BWW Reviews: A Generational Mystery Unfolds in THREE DAYS OF RAIN at Portland Center Stage

BWW Reviews: A Generational Mystery Unfolds in THREE DAYS OF RAIN at Portland Center Stage

Have you ever looked at photograph of a parent or grandparent taken when they were young and not recognized them because maybe they were laughing, when you always knew them as sad? How do you reconcile the person in the photograph with the person of your experience?

A friend of mine often says, "No one is living the life you think they are." As I watched THREE DAYS OF RAIN by Richard Greenberg, currently playing at Portland Center Stage, I realized how true that statement is.

As the lights go up, it's 1995 and we meet Walker Janeway, the neurotic middle-aged son of famed architect Ned Janeway. Walker's childhood was not one to envy -- his father was silent; his mother was crazy; and they ended up together because she was "of a certain age," everyone else was pairing off, and they were the last two people in the room. Not exactly a recipe for happiness. Now, staying temporarily in a small room in Manhattan that previously belonged to Ned, Walker discovers his father's journal, a sparse, cryptic record of life that Walker is sure is the key to understanding the man behind the silence.

Enter Nan, Walker's more well-adjusted, suburban sister, and Pip Wexler, the son of Ned's deceased business partner, Theo. The three have come together for the reading of Ned's will, upon which they discover that Ned has left the award-winning house that launched his architectural stardom to Pip, rather than to his own children. The mystery begins.

In Act 2, we are transported back 35 years to 1960, when the room served as both home and office to Ned and Theo, young men trying to establish their place in the architectural world. We meet Lina and learn about the complex relationships among the three characters and, yes, the secrets of the journal. As the puzzle is pieced together, we discover that none of them lived the lives their children thought they were.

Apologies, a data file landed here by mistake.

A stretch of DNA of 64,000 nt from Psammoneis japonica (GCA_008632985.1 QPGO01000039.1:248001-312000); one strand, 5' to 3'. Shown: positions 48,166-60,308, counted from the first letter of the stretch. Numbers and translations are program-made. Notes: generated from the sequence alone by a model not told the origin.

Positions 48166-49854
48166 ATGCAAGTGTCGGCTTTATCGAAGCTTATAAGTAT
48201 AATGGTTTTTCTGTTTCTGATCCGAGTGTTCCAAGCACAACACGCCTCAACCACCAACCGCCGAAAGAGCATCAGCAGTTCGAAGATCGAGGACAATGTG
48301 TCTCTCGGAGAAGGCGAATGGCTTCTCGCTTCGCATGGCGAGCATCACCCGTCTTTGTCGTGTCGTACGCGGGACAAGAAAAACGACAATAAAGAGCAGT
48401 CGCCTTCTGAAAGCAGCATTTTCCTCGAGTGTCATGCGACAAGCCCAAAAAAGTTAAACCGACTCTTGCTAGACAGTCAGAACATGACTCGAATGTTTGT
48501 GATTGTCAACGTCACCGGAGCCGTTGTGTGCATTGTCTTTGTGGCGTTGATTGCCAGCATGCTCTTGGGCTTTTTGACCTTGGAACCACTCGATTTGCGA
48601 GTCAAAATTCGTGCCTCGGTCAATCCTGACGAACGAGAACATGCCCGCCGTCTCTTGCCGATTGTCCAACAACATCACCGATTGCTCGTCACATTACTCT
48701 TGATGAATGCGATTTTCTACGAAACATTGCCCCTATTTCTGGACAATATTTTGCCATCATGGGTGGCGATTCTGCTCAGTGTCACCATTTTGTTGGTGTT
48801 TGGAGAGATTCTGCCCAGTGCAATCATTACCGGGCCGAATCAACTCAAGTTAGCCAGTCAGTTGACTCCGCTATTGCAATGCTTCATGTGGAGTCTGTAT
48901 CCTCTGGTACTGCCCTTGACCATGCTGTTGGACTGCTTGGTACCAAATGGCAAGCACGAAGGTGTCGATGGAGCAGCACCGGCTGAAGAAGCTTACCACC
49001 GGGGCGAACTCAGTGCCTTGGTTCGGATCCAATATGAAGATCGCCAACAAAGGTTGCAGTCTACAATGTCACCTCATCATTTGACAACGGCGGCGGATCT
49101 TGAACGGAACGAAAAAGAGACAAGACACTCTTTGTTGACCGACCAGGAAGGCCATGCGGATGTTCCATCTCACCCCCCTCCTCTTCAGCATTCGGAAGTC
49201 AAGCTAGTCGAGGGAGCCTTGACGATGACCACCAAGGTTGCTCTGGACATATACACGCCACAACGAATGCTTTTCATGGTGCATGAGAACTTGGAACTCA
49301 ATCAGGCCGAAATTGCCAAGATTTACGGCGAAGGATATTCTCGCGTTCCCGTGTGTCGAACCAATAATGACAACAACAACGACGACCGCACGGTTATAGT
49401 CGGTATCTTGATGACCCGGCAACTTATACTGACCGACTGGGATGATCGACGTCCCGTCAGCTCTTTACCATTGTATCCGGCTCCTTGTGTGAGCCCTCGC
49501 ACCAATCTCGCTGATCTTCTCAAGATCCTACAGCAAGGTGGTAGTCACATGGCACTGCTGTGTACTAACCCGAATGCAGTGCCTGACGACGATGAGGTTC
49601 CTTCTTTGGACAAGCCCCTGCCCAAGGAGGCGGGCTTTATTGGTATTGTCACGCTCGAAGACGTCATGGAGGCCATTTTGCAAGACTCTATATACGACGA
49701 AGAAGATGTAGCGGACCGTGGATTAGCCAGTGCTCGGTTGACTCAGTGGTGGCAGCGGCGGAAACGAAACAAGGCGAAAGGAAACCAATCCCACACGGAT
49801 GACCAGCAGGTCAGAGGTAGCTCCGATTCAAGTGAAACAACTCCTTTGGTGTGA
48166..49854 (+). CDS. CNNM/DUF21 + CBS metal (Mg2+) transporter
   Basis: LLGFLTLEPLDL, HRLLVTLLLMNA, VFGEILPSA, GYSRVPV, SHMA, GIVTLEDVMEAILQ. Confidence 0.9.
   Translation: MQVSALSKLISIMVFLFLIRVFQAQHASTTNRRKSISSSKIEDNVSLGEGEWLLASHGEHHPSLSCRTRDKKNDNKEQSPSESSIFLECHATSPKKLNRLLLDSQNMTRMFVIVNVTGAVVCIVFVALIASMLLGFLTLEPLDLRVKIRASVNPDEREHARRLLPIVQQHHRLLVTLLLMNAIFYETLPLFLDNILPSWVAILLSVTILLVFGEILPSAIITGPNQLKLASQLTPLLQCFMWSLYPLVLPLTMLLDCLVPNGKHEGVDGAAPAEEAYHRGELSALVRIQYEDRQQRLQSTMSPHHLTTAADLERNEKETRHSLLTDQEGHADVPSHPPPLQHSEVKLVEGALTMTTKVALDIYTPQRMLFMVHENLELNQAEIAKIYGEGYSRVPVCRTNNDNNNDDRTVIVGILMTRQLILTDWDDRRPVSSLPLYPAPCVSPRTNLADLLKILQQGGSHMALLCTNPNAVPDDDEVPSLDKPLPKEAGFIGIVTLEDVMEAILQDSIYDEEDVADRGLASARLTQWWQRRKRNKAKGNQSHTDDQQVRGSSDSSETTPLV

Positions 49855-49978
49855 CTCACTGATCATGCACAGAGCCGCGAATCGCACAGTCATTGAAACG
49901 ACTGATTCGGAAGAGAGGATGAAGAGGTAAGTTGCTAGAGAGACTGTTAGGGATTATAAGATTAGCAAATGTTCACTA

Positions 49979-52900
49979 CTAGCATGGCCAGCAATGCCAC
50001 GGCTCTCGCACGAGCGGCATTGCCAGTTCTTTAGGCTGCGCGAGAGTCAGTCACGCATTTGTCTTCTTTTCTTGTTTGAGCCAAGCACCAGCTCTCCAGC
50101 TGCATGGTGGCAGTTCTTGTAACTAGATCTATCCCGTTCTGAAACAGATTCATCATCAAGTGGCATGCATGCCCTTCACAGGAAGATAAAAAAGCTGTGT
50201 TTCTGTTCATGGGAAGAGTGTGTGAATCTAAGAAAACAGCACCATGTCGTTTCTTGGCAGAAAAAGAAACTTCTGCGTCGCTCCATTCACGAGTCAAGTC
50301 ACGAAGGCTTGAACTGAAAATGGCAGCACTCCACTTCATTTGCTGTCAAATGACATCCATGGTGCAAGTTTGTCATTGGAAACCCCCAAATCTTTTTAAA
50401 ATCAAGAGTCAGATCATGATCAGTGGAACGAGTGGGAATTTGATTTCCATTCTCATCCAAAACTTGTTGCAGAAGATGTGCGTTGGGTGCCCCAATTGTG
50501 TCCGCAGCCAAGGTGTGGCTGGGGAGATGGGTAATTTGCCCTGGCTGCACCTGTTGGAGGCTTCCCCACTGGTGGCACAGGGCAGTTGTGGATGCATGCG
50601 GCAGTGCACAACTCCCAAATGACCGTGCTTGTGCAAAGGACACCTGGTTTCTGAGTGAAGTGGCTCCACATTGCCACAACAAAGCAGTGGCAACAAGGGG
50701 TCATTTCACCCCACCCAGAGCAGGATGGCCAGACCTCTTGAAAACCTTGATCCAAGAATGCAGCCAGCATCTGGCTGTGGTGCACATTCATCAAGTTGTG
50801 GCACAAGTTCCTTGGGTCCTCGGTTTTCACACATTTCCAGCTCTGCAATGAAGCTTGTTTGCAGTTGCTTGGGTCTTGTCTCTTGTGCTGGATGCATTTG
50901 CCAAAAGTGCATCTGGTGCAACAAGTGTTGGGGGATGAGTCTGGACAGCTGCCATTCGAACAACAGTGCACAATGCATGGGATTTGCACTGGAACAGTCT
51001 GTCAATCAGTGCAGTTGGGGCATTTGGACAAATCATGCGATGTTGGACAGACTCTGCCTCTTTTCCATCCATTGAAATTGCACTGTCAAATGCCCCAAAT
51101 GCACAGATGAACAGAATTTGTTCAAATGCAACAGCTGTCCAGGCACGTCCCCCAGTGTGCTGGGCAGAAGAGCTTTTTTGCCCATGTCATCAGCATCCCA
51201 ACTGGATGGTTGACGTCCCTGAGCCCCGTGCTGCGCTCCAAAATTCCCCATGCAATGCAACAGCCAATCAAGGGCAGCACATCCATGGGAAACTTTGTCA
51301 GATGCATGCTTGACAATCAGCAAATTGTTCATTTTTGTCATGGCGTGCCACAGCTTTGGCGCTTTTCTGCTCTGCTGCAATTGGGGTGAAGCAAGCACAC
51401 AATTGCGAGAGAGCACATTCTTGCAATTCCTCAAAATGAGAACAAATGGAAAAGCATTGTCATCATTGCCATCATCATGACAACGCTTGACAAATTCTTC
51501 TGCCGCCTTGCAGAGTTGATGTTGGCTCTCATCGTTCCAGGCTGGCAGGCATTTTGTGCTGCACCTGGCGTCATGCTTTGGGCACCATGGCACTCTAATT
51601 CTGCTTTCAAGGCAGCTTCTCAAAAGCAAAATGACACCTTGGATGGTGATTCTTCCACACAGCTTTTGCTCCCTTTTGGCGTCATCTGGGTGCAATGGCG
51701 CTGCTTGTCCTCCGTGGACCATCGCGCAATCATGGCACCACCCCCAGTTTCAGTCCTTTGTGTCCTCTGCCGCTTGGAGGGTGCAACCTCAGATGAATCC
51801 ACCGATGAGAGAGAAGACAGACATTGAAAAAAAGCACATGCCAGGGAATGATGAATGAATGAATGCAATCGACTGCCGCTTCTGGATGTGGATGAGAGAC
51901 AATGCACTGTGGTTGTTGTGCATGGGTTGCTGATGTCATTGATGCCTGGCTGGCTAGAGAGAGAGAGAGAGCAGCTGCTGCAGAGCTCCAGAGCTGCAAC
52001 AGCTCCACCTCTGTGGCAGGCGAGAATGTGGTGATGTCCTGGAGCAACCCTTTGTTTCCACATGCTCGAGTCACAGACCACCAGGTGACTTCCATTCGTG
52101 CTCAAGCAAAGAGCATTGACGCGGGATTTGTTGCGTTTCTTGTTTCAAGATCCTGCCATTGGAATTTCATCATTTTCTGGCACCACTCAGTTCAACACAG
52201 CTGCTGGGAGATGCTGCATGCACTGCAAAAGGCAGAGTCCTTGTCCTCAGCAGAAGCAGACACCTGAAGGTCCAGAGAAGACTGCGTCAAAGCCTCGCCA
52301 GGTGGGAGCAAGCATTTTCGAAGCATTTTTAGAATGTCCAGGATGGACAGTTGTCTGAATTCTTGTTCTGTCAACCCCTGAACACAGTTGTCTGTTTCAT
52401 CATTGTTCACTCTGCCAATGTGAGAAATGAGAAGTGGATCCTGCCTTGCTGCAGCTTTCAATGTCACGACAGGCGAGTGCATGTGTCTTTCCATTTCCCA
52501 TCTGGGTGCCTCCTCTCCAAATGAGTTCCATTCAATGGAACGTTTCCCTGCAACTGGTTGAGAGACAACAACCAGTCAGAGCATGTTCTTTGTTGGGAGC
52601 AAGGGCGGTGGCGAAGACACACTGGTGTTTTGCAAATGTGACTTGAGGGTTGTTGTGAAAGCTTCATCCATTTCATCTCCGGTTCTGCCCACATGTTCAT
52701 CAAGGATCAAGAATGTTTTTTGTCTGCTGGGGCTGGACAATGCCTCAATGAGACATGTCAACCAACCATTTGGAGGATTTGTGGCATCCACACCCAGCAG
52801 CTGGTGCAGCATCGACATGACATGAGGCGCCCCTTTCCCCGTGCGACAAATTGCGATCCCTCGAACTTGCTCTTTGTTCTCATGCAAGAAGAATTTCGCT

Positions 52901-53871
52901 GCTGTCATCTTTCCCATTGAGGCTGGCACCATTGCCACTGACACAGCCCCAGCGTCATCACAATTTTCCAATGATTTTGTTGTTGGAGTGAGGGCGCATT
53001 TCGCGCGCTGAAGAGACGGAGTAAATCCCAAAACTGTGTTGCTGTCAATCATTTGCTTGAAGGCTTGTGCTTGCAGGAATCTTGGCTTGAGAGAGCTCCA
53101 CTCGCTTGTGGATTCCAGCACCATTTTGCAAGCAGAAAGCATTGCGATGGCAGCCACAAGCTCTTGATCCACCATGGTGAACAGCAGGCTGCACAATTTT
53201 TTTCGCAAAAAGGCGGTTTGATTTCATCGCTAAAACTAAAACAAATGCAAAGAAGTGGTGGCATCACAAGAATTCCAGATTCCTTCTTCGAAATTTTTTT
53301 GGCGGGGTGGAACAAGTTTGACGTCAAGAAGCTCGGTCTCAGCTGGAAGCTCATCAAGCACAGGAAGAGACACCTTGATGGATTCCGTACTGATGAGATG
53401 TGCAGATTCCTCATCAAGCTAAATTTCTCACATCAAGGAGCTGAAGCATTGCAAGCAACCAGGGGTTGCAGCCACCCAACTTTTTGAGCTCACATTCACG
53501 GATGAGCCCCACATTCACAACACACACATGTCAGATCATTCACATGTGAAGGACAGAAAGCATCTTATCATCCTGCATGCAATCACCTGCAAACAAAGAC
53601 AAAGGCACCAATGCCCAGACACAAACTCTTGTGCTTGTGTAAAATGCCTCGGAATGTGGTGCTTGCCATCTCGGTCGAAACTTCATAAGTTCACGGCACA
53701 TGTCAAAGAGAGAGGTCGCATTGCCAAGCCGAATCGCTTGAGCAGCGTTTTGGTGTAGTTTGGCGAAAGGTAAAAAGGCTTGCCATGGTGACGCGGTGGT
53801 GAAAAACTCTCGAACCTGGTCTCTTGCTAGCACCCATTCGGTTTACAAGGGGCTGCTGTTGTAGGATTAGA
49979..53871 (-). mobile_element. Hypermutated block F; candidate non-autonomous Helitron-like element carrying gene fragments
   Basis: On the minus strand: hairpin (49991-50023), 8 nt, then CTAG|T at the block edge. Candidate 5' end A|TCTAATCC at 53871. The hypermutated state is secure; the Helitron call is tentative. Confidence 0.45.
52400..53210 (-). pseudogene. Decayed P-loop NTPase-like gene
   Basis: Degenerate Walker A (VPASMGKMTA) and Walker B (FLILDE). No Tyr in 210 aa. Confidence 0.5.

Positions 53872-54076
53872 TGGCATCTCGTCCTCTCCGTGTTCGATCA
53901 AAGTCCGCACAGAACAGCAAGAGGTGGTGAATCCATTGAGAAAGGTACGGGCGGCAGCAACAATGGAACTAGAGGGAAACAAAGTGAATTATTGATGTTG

One of the biggest draws of this production is the casting of Grimm stars and local favorites Silas Weir Mitchell, in the roles of Walker and Ned Janeway, and Sasha Roiz as both Pip and Theo Wexler. Nan and Lina (Nan and Walker's mother) are played by Broadway, TV, and film veteran Lisa Datz.

The acting award of the evening goes to Silas Weir Mitchell. Though no doubt father and son, the two characters he plays are vastly different. Walker Janeway is a total mess -- neurotic and loud and completely self-absorbed -- but still charismatic in the way tortured, intelligent people often are. Ned Janeway is cautious and quiet and has a sometimes-crippling stutter, but is also charismatic in his own quiet, intelligent way. You can see why Lina falls for him.

That's not to say that Roiz and Datz don't give solid performances. They just have less to work with. Pip Wexler the son is very much like Theo Wexler the father. And while Lina is an interesting creature -- a southern Belle on the brink of lunacy whose time is running out -- Nan's purpose is mainly to receive and occasionally respond to Walker's ravings.

A fourth star of the show is the spectacular set by scenic designer Scott Fyfe. All season at Portland Center Stage, the sets have seemed like an exercise in one-upmanship, and it's fortunate this is the last show because I can't imagine anything beating this one. Fyfe has constructed not just a room in a Manhattan building, but the whole exterior, brick walls and all. It's beautiful.

The play is about how difficult it is for generations, and for people in general, to truly know one another, and about how the present both misunderstands the past and miscalculates the future. It's funny and it's sad. The characters are sometimes sympathetic, often maddening.

This may be weird, but ultimately I found it uplifting, like looking at those old photos. Because it made me realize that even if all we experience of someone is that they are sad (or silent or crazy), it's nice to know that once -- for however brief a time -- they were laughing.

THREE DAYS OF RAIN runs through June 21. For tickets, visit

Photo credit: Patrick Weishampel/

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From This Author Krista Garver

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